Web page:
The monitoring of progressive wear in gears using various non-destructive technologies as well as the use of advanced signal processing techniques upon the acquired recordings to the direction of more effective diagnostic schemes, is the scope of the present work. For this reason multi-hour tests were performed in healthy gears in a single-stage lab scale gearbox until they were seriously damaged. Three on-line monitoring techniques are implemented in the tests. Vibration and acoustic emission recordings in combination with data coming from oil debris monitoring (ODM) of the lubricating oil are utilized in order to assess the condition of the gears. A plethora of parameters/features were extracted from the acquired waveforms via conventional (in time and frequency domain) and non-conventional (wavelet-based) signal processing techniques. Data fusion was accomplished in the level of integration of the most representative among the extracted features from all three measurement technologies in a single data matrix. Principal component analysis (PCA) was utilized to reduce the dimensionality of the data matrix whereas independent component analysis (ICA) was further applied to identify the independent components among the data and correlate them to different damage modes of the gearbox. Finally heuristic rules based on characteristic values of the resulted independent components were set, realizing thus a health monitoring scheme for gearboxes.The integration of vibration, AE and ODM data increases the diagnostic capacity and reliability of the condition monitoring scheme concluding to very interesting results. The present work summarizes the joint efforts of two research groups towards a more reliable condition monitoring of rotating machinery and gearboxes specifically.
An acoustic non-invasive method for the diagnosis of detachment in frescos was previously proposed by the authors. This method is based on the indirect evaluation of the vibrations due to detachments, by means of a surface inspection. In this paper the relations between the dynamics of the structure to be inspected and the operational principles of the acoustic method of diagnosis are presented. The dynamic analysis is carried out using experimental investigations and analytical and numerical models. It shows that the quality of the diagnosis depends on the capability of the acoustic device to excite the structural resonances related to the detachments. These results are useful for future improvements, in particular to enhance the sensitivity of the proposed method.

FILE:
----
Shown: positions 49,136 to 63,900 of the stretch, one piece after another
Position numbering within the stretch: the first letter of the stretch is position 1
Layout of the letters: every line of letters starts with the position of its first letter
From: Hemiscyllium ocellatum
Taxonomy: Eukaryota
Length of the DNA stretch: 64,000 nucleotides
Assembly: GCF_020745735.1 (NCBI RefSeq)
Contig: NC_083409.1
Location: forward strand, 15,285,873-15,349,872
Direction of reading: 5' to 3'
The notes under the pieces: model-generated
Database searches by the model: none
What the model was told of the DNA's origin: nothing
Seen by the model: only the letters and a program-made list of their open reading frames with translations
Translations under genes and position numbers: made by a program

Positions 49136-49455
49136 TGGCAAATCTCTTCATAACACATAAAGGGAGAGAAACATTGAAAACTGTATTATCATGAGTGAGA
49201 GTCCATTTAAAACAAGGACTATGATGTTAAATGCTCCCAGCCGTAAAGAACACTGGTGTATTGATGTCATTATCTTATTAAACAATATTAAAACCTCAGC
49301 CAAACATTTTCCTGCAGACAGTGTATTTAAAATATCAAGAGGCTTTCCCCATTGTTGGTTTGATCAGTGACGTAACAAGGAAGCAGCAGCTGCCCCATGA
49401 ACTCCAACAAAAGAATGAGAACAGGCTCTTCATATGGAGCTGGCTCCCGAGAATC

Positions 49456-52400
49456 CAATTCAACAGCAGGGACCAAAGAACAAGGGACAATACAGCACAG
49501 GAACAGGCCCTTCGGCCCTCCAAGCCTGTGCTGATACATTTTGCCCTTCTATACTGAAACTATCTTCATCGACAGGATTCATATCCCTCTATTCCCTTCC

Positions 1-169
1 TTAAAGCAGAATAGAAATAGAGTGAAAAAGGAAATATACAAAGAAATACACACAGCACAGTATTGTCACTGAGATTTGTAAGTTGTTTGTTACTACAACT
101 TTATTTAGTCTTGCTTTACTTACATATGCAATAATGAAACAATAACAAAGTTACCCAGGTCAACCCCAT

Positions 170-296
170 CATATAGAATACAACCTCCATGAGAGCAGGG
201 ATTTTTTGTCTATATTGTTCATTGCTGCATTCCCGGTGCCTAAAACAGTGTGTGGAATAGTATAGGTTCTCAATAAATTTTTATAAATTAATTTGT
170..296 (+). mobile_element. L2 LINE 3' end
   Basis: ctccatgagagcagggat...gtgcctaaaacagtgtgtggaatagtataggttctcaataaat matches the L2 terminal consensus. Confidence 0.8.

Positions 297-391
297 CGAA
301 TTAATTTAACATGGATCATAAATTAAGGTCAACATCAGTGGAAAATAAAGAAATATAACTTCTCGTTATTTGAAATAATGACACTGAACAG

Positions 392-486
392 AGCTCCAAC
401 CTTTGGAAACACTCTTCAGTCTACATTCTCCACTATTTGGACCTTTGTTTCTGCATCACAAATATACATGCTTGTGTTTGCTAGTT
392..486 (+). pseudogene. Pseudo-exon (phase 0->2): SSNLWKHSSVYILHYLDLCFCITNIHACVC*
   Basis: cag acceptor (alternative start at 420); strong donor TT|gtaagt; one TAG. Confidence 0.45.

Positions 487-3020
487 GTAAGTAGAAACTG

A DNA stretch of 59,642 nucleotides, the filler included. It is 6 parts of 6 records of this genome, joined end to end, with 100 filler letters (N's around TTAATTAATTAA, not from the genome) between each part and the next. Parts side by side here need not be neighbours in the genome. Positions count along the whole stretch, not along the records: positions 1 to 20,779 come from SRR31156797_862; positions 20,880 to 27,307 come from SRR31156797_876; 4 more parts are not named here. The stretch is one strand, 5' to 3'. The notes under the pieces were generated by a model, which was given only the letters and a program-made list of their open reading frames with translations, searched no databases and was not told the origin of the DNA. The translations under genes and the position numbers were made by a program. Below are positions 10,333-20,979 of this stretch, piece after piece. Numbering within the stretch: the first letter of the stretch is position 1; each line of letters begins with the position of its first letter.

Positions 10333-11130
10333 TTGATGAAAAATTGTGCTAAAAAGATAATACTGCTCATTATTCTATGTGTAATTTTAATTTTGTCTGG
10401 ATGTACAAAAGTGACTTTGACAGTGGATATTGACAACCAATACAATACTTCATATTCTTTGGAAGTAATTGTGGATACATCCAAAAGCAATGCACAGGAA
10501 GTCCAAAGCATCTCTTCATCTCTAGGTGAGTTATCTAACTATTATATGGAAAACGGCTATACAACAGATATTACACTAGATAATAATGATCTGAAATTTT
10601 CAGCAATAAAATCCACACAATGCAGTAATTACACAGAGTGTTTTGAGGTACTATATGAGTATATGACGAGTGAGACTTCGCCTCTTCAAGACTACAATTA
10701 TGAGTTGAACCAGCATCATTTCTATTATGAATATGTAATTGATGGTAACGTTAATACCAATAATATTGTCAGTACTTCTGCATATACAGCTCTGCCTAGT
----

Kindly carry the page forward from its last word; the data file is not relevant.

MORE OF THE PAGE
Vibration monitoring of rolling element bearings is probably the most established diagnostic technique for rotating machinery. The application of acoustic emission (AE) for bearing diagnosis is gaining ground as a complementary diagnostic tool, however, limitations in the successful application of the AE technique have been partly due to the difficulty in processing, interpreting and classifying the acquired data. Furthermore, the extent of bearing damage has eluded the diagnostician. The experimental investigation reported in this paper was centred on the application of the AE technique for identifying the presence and size of a defect on a radially loaded bearing. An experimental test rig was designed such that defects of varying sizes could be seeded onto the outer race of a test bearing. Comparisons between AE and vibration analysis over a range of speed and load conditions are presented. In addition, the primary source of AE activity from seeded defects is investigated. It is concluded that AE offers earlier fault detection and improved identification capabilities than vibration analysis. Furthermore, the AE technique also provided an indication of the defect size, allowing the user to monitor the rate of degradation on the bearing; unachievable with vibration analysis.
Acoustic methods are among the most useful techniques for monitoring the condition of machines. However, the influence of background noise is a major issue in implementing this method. This paper introduces an effective monitoring approach to diesel engine combustion based on acoustic one-port source theory and exhaust acoustic measurements. It has been found that the strength, in terms of pressure, of the engine acoustic source is able to provide a more accurate representation of the engine combustion because it is obtained by minimising the reflection effects in the exhaust system. A multi-load acoustic method was then developed to determine the pressure signal when a four-cylinder diesel engine was tested with faults in the fuel injector and exhaust valve. From the experimental results, it is shown that a two-load acoustic method is sufficient to permit the detection and diagnosis of abnormalities in the pressure signal, caused by the faults. This then provides a novel and yet reliable method to achieve condition monitoring of diesel engines even if they operate in high noise environments such as standby power stations and vessel chambers.
Vibration analysis is widely used in machinery diagnostics and the Wigner–Ville distribution has also been implemented in many applications in the condition monitoring of machinery. In contrast to previous applications, this paper examines whether acoustic signal can be used effectively to detect the various local faults in gearboxes using the smoothed pseudo-Wigner–Ville distribution. Three types of progressing local faults, broken tooth, gear crack and localised wear, were simulated. The results from acoustic signals were compared with vibration signals. The results suggest that acoustic signals are very affective for the early detection of faults and may provide a powerful tool to indicate the various types of progressing faults in gearboxes.
Top-cited authors
Guido De Roeck
Edwin Reynders
R.B. Randall
  • UNSW Sydney
Jing Lin
  • Beihang University (BUAA)
Jay Lee
  • University of Cincinnati